File photo: Denise Civiletti

Juneteenth is now an official public holiday in New York State.

Gov. Andrew Cuomo signed a bill into law this week designating June 19 a holiday.

The new law celebrates Juneteenth, a day that commemorates the end of slavery in the United States.

Officially observed each year on June 19, African American Emancipation Day marks the arrival of Union Gen. Gordon Granger in Galveston, Texas on June 19, 1865 — with 2,000 troops — to read aloud the Emancipation Proclamation issued by President Abraham Lincoln nearly three years earlier, on Sept. 22, 1862.

Slavery was officially ended Jan. 1, 1863, the effective date of the proclamation. Word of the emancipation was slow to make its way to slaves across the country, and their bondage continued in spite of their legal emancipation, especially in the states of the Confederacy.

Granger arrived in Galveston to take possession of the state and enforce the emancipation of its slaves.

Riverhead has celebrated Juneteenth since 2001. The celebration was initiated by the East End Voters Coalition.

Coalition co-chairman Robert “Bubbie” Brown inspired
the organization to sponsor a Juneteenth celebration, according to founder and co-chairman Larry Williams. The group held a Juneteenth celebration at Stotzky Park for many years. The event moved to Ludlam Avenue Park “five or six years ago,” Brown said.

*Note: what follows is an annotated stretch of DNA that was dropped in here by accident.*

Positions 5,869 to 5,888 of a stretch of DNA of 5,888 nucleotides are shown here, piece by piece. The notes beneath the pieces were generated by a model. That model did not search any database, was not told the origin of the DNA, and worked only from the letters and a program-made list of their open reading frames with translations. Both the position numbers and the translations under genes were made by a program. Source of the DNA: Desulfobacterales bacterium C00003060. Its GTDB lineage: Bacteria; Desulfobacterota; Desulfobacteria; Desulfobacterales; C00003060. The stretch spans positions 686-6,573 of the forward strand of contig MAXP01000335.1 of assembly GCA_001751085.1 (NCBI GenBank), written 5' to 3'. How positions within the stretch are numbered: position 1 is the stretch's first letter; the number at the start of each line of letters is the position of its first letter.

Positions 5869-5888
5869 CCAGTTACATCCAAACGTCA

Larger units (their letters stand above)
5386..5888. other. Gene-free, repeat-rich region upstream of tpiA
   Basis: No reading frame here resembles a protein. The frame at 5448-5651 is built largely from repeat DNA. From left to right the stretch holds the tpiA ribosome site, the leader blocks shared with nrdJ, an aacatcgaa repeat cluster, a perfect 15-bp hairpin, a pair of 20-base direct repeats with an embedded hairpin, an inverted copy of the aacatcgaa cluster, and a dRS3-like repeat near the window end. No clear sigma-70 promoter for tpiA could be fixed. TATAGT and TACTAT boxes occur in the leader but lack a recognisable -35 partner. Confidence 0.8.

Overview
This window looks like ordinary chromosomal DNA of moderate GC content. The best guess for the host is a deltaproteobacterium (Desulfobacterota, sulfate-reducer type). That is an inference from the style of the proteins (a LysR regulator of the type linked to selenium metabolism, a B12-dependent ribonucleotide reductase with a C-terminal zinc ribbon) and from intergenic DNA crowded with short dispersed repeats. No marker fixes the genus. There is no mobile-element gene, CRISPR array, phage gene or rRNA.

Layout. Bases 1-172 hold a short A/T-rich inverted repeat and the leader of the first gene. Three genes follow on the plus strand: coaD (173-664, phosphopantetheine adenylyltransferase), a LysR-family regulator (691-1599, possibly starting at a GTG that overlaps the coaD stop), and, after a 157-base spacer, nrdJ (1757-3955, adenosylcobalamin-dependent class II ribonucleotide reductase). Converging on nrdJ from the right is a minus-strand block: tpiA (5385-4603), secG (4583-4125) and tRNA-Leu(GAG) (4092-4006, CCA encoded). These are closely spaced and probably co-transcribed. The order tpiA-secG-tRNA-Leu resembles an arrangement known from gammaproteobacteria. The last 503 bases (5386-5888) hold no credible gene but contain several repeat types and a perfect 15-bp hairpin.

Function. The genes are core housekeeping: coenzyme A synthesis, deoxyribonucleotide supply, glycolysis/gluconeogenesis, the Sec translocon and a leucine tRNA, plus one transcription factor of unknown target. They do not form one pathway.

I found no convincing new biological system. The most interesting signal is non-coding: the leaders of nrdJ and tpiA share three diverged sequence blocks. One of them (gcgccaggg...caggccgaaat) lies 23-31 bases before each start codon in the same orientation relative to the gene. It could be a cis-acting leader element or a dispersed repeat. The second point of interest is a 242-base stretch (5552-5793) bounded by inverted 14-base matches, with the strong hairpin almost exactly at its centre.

“It’s a great thing, educationally. I’m not just talking about white people. I’m talking about everybody that don’t know about Juneteenth,” Brown said in an interview today.

“There are so many chapters in our history that we don’t know about,” Brown said.

“It’s very important that people know about it, that people ask ‘What is Juneteenth?’ and learn about it,” he said.

“It’s important to me,” Brown said. “It brings to my consciousness the fact that it’s another instance of being cheated out of something we deserve. Two and a half years in slavery unnecessarily. It’s a debt that will never be paid,” Brown said.

The governor said he was proud to sign the legislation into law.

“This new public holiday will serve as a day to recognize the achievements of the Black community, while also providing an important opportunity for self-reflection on the systemic injustices that our society still faces today,” Cuomo said.

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Denise Civiletti
Denise is a veteran local reporter, editor, attorney and former Riverhead Town councilwoman. Her work has been recognized with numerous awards, including investigative reporting and writer of the year awards from the N.Y. Press Association. She is a founder, owner and co-publisher of this website.Email Denise.